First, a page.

A four year, $6.25M effort on “Direct Digital Manufacturing of Airfoils”, proposed by Associate Professor Suman Das ( https://me-web2.engin.umich.edu/zope/pubdir/bio?uniqname=sumandas ) and his team in response to DARPA’s BAA on “Disruptive Manufacturing Technologies,” has been selected for funding.
Das (PI) and Materials Science & Engineering Professor John Halloran ( http://www.mse.engin.umich.edu/people/faculty/halloran ) (Co-PI) will lead an interdisciplinary university-industry consortium which includes the University of Illinois at Urbana-Champaign UIUC), Anvik Corporation, and Honeywell. Suman is co-inventor of two direct SFF methods for high temperature metals; John Halloran is a co-inventor of ceramic stereolithography, and Kanti Jain (Co-PI, UIUC) invented excimer laser lithography which is now used worldwide for semiconductor integrated circuit manufacturing. Along with their industry partners, they will apply their scientific skills to the exploration of Direct Digital Manufacturing (DDM) of airfoils as a concept that could disrupt the current state-of-the-art investment casting process for manufacturing superalloy airfoils.
DDM of airfoils will be achieved by the processing of photocurable ceramic resins through a new direct digital manufacturing technology known as Large Area Maskless Photopolymerization (LAMP) being developed by the team. LAMP combines layered manufacturing of complex three-dimensional objects by solid freeform fabrication (SFF) with the fine-feature resolution and high throughput of massively parallel scanning maskless lithography to achieve a disruptive breakthrough in part build speed and feature definition. LAMP promises an unprecedented ability to rapidly manufacture parts that have macroscale exterior dimensions and microscale interior features.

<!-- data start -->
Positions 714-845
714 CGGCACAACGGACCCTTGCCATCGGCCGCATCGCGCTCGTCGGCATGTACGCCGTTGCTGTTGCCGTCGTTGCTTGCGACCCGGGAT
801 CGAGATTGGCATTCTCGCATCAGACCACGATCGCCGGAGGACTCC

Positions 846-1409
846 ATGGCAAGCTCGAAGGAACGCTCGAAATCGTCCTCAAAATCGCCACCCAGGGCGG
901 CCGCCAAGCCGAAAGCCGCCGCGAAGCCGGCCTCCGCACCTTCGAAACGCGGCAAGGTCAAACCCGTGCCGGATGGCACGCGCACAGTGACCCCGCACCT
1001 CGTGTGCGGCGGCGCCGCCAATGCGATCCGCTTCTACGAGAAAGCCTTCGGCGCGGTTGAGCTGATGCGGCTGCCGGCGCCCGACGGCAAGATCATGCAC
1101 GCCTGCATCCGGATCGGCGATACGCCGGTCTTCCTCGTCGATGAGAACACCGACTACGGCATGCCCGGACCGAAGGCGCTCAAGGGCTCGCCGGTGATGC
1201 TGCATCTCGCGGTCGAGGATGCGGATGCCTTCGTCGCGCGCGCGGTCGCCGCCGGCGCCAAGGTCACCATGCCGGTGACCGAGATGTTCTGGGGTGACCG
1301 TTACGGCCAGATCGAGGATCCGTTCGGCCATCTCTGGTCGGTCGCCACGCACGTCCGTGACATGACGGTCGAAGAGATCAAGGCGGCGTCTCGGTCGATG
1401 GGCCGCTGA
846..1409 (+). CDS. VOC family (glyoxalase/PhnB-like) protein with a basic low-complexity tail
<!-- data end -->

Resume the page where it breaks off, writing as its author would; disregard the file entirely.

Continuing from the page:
While the DDM effort can make a large impact on the manufacturing methods for new turbine blades, Das has also been investigating approaches that are suitable for the repair of existing blades. Recently he has been awarded in partnership with Rolls-Royce an ONR grant ($592,000 3-year program) to study “Direct Digital Laser Manufacturing of Nickel Superalloy Single Crystal Components. The overall goal this research project is to create the scientific basis and engineering techniques for controlling solidification during laser-based solid freeform fabrication of nickel-base superalloys with the ultimate goal of achieving single crystal epitaxial growth.